Suffering Is Optional
pain is unavoidable, but meditation practice can ease the mental
suffering that often accompanies it.
Susan Smalley and Diana Winston
teach us how.
is a famous adage: “Pain is inevitable, but suffering is optional.”
This anonymous saying sums up what you can learn about pain through
mindfulness. You cannot avoid pain. Even if you are physically healthy
now, at some point you may get sick, you may get hurt, and age and
physical changes will occur. Pain is inevitable. It will come, and there
is nothing you can do to prevent it—yet whether or not you suffer is
another matter. Why is it that one woman can go through childbirth
claiming that it was the most painful experience of her life while
another declares it was the most transcendent? Along with other
conditions, including the ease of delivery, the answer may lie in how to
relate to pain. Clearly, sensory experiences are different, but how we relate to them—big or small—plays a powerful role as well.
we define pain as the pure physical sensation of the body responding to
some negative stimuli, and suffering as our response to pain. From a
mindfulness perspective, it is important to differentiate pain and
suffering because however unavoidable pain is, we certainly have some
leeway when it comes to suffering.
biggest difficulty in working with pain is not the pain itself; it is
how we react to it. With mindfulness, you can learn to see how your
mental reactions to suffering function and how you can avoid being so
caught in them. Here is a practice you can do if you are experiencing
any physical pain.
to get as comfortable as you can in your sitting posture. If the pain
is really bad, you may wish to lie down. Find the most comfortable
position to practice.
take a few breaths and allow yourself to connect with the fact that
your body is sitting (or lying down). Notice your posture and body
shape. Now find a part of your body that is not in pain and bring your
attention to it. Find a part that feels pleasant or neutral, at the very
least. Explore whether your hands, feet, or legs feel relaxed and
pleasant. Let your attention stay at this pleasant area for a few
moments. Now bring your attention to the area of pain. What do you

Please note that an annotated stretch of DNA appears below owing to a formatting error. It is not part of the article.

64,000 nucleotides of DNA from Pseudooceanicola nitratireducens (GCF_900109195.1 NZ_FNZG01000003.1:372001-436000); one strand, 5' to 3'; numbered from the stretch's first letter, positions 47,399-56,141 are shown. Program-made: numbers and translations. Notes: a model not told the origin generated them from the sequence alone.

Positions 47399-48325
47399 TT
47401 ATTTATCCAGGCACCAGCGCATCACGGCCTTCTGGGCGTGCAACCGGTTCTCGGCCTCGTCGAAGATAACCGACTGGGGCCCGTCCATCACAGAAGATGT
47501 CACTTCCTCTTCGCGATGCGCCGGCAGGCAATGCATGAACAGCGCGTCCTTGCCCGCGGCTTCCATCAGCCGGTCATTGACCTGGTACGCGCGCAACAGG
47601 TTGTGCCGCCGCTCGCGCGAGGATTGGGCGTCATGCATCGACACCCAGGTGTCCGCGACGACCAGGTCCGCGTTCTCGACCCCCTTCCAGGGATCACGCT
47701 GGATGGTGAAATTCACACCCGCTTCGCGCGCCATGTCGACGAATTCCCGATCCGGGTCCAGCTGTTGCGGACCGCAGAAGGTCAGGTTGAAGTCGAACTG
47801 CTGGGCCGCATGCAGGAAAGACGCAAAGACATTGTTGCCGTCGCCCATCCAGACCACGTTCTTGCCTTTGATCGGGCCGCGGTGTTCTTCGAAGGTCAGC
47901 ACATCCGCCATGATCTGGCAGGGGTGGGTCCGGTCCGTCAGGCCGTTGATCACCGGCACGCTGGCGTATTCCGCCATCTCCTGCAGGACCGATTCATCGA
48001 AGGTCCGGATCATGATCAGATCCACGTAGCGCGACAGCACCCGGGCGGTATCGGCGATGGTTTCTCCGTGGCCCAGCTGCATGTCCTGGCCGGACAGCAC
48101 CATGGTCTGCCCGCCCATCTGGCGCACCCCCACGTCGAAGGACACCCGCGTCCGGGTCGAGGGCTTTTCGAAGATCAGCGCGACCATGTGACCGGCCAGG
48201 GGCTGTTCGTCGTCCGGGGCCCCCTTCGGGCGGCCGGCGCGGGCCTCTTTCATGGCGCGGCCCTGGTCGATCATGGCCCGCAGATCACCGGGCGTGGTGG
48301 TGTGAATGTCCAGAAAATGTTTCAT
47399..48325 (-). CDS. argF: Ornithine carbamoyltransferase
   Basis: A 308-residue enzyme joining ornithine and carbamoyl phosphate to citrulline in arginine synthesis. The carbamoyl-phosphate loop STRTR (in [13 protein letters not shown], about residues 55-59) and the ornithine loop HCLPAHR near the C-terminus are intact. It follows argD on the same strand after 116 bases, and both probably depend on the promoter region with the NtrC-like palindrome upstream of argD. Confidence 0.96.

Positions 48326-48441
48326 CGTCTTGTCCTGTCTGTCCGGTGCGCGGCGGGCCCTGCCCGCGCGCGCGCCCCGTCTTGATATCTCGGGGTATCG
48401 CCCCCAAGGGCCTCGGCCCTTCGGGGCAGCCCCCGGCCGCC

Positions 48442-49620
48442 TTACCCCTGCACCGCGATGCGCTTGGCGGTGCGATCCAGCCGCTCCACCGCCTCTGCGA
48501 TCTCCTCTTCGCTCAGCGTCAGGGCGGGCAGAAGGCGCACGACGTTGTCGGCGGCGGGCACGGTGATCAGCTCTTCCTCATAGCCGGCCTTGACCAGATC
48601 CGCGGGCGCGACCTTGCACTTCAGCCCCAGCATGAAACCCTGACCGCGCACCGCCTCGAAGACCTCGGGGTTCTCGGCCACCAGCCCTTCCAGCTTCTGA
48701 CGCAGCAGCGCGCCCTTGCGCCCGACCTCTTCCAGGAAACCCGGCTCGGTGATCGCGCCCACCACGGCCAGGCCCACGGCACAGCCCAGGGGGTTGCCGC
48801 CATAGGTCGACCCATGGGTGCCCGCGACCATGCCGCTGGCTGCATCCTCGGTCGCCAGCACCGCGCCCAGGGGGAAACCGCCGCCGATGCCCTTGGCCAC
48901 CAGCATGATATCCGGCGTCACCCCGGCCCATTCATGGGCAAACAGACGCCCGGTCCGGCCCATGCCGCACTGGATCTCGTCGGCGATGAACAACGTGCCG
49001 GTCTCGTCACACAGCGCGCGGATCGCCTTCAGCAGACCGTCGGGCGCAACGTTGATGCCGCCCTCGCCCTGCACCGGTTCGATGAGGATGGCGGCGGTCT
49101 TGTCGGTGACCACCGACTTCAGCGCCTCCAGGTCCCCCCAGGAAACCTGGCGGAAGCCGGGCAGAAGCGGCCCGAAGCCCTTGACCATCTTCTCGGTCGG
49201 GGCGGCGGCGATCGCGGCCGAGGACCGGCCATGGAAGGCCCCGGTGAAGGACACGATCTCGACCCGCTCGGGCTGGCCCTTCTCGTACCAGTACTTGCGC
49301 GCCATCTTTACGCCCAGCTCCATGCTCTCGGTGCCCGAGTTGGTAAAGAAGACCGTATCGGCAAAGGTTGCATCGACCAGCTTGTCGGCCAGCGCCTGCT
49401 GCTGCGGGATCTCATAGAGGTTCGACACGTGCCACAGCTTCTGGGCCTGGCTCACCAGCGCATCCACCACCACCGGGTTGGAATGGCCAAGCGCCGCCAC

notice? Is the pain sharp or dull? Burning? Stabbing? Fiery? Clenching?
Is it moving, or does it stay in one place? How deeply does it go into
your body? Get very curious about the changing set of bodily sensations.
thirty seconds or so (you can choose any short amount of time), bring
your attention back to the pleasant or neutral sensations for the next
few minutes. Notice if you have an attitude toward the pain. Do you hate
it, fear it, resent it, blame yourself for it? Can you notice how it is
that you feel or think about the pain? Do you feel any accompanying
body sensation like a clutching feeling in your gut or vibration in your
chest? Notice this reaction, breathe, and let it be there. There is
nothing wrong with a reaction. If you have no reaction or the reaction
stops, feel free to investigate the painful area one more time.
Return your attention to the pleasant area, and once again rest there for a minute or so.
for the last time, return to the painful area. What do you notice?
Breathe. Feel whatever is present on the physical level. Offer yourself a
little bit of kindness in a way that makes sense to you. You can
imagine holding that part of your body with care and compassion, or just
offer this attitude to yourself. Notice what happens.
Return your attention to your whole body, sitting or lying and present. Open your eyes when you are ready.
Adapted from Fully Present: The Science, Art, and Practice of Mindfulness by Susan Smalley and Diana Winston (Da Capo Press, 2010).